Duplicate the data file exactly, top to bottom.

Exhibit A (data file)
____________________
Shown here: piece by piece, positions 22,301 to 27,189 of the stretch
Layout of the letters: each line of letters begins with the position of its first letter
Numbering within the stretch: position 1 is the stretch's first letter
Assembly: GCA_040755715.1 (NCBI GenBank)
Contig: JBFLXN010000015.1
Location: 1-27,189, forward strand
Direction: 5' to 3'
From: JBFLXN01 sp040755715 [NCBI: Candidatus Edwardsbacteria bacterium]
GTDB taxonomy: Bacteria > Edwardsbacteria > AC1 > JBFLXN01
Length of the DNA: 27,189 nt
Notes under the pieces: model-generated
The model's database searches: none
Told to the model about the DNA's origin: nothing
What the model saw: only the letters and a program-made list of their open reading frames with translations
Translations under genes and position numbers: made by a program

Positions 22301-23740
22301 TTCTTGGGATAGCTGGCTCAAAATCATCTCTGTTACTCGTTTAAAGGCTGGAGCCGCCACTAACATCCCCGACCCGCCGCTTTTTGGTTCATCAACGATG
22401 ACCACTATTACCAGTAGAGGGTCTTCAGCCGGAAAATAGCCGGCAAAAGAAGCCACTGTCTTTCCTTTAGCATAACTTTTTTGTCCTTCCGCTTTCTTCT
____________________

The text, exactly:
Shown here: piece by piece, positions 22,301 to 27,189 of the stretch
Layout of the letters: each line of letters begins with the position of its first letter
Numbering within the stretch: position 1 is the stretch's first letter
Assembly: GCA_040755715.1 (NCBI GenBank)
Contig: JBFLXN010000015.1
Location: 1-27,189, forward strand
Direction: 5' to 3'
From: JBFLXN01 sp040755715 [NCBI: Candidatus Edwardsbacteria bacterium]
GTDB taxonomy: Bacteria > Edwardsbacteria > AC1 > JBFLXN01
Length of the DNA: 27,189 nt
Notes under the pieces: model-generated
The model's database searches: none
Told to the model about the DNA's origin: nothing
What the model saw: only the letters and a program-made list of their open reading frames with translations
Translations under genes and position numbers: made by a program

Positions 22301-23740
22301 TTCTTGGGATAGCTGGCTCAAAATCATCTCTGTTACTCGTTTAAAGGCTGGAGCCGCCACTAACATCCCCGACCCGCCGCTTTTTGGTTCATCAACGATG
22401 ACCACTATTACCAGTAGAGGGTCTTCAGCCGGAAAATAGCCGGCAAAAGAAGCCACTGTCTTTCCTTTAGCATAACTTTTTTGTCCTTCCGCTTTCTTCT